But even so, Ferrari didn’t ‘fix’ the result in the same way as they did in Austria 2002 – by deliberately getting the cars to swap places. On this occasion, they split the pitsop strategies (as Mercedes also did occasionally back in 2014 when running 1-2) and opened up a window of opportunity for either driver to win, rather than just favouring their leading car. What gave Vettel the victory was his own pace at that moment – it could easily have gone the other way if he hadn’t made it stick.

In other words, Ferrari gave Vettel an outside OPPORTUNITY to leapfrog Raikkonen, but what made it happen was that he delivered five blisteringly perfect laps when the chance was there. Even then, he only JUST emerged ahead of Raikkonen by a few car-lengths.

Sentimentally, I thought it would have been nice to have seen Raikkonen return to the winner’s circle. But if Vettel had continued to circulate at the same speed Raikkonen was going at before the pitstops (1.17), he’d still have been miles behind when they reconvened. It was the fact that he was able to go faster and didn’t put a wheel out of place at the right moment that gave him the win. As such, it’s difficult to argue that he didn’t deserve it.


in my simple, unscientific opinion… Vettel and Ricciardo accepted after lap one that there wouldn’t be an opportunity to pass unless there was a safety car and chose to take it marginally easier on their tires. When Kimi who had opened up a solid lead, used up all the love in his tires, it forced him into pitting first and Vettel was able to use his advantage of slightly less used tires and clean air to open up a gap – complimented by Kimis slower outlap.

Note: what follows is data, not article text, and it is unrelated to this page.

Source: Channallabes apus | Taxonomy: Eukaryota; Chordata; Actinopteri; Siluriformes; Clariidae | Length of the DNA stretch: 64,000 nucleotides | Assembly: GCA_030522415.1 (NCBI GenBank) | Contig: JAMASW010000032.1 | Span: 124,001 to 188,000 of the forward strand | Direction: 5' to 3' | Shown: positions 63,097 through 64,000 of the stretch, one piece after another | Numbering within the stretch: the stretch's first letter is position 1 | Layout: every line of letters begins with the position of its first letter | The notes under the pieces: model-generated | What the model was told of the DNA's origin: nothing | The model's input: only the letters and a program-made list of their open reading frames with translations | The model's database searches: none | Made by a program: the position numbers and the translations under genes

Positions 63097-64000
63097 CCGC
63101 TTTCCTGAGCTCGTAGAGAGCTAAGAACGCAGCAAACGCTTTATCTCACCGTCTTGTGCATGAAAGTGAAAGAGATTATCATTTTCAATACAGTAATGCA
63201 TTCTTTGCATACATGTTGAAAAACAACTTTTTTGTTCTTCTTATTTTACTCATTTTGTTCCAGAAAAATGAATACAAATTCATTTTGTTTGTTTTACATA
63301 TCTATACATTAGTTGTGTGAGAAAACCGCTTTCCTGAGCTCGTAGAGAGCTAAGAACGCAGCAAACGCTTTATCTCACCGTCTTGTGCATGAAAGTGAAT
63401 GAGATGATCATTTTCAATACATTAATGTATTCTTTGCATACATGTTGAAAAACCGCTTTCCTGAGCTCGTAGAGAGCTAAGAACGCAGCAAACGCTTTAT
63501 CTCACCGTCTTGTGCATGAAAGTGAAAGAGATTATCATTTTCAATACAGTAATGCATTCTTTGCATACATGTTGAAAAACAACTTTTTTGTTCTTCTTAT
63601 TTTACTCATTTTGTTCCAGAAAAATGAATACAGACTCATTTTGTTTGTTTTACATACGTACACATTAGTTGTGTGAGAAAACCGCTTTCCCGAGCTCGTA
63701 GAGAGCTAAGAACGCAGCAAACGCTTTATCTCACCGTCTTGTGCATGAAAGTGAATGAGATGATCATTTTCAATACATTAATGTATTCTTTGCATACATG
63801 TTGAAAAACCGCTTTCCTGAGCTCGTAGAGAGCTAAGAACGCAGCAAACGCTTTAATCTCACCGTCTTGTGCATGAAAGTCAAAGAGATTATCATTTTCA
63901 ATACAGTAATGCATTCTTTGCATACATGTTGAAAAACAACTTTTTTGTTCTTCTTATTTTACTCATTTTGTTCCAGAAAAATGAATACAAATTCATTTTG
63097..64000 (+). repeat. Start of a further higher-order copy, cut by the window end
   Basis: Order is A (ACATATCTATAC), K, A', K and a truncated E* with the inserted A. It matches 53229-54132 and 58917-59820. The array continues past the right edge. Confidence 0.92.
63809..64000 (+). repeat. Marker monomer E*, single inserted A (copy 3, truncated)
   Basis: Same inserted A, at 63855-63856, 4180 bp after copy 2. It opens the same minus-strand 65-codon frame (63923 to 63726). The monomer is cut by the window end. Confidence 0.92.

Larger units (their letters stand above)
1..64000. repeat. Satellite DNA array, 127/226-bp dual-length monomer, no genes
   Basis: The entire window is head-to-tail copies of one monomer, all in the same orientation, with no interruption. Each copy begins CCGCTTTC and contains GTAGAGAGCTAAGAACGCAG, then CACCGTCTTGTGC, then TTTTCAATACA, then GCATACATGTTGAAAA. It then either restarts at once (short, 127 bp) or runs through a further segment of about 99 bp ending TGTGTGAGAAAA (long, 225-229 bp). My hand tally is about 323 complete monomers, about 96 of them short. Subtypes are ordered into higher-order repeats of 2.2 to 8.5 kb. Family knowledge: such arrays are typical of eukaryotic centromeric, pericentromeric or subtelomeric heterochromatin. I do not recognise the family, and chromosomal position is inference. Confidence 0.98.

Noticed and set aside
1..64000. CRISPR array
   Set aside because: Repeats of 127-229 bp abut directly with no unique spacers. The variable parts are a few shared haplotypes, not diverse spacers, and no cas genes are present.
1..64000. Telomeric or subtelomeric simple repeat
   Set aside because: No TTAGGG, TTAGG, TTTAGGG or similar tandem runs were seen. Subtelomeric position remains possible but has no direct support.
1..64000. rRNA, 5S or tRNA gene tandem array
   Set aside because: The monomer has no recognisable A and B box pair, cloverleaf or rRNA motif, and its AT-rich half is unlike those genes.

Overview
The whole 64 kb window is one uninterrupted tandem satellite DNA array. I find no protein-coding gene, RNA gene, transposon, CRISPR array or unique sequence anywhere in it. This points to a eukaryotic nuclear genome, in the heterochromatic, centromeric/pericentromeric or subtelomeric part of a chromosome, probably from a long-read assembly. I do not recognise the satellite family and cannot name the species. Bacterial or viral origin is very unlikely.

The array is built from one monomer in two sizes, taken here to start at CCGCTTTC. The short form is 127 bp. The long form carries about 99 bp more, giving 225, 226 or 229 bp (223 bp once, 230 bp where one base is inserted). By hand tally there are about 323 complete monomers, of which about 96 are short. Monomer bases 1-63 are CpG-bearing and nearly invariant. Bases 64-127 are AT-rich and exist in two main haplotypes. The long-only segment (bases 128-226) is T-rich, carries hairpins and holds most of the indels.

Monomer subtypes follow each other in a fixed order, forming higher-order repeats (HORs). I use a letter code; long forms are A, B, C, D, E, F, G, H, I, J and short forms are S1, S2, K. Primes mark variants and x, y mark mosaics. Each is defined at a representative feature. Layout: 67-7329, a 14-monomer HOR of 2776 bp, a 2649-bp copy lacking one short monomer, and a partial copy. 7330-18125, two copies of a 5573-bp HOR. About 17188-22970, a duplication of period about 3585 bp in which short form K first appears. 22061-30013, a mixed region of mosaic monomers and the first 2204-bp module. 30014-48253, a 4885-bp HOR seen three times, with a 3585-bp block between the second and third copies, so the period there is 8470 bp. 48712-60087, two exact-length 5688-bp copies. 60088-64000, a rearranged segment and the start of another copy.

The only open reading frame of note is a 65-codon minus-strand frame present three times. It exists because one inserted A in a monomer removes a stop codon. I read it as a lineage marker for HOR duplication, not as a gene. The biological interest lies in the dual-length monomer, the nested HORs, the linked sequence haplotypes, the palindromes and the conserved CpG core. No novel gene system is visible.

No conspiracy, just motor racing. Bad luck for Kimi who was flying all weekend.
Ricciardo benefited when Max’s strategy concerned itself with Bottas and Daniel was able to utilise the extra life he had preserved in hjs tires to sneak ahead in the same manner as Vettel.
It’s a shame that the most exciting news out of this race weekend was a “Vettel conspiracy” when really what we all know is that it was a total borefest around a circuit that is virtually impossible to pass on (as proven by anyone who attempted a move)
I’m pretty sure if this race were held at Imola, we all would have much more interesting things to talk about after the race. In fact, Alonso’s absence was the highlight of the Monaco weekend. He chose the right race to be in. Let’s all just agree to make Monaco a non-championship event in historic f1 cars with a few guest drivers from days gone by and get these f1 cars onto some real racing circuits.


(no)Marbles, you wrote “When Kimi who had opened up a solid lead, used up all the love in his tires, it forced him into pitting first and Vettel was able to use his advantage of slightly less used tires…”. Everyone knows that the car that follows uses more of its tyres as it slides more. How come SV used less of his tyres? Get as scientific as you can “marbles”, I will enjoy reading it.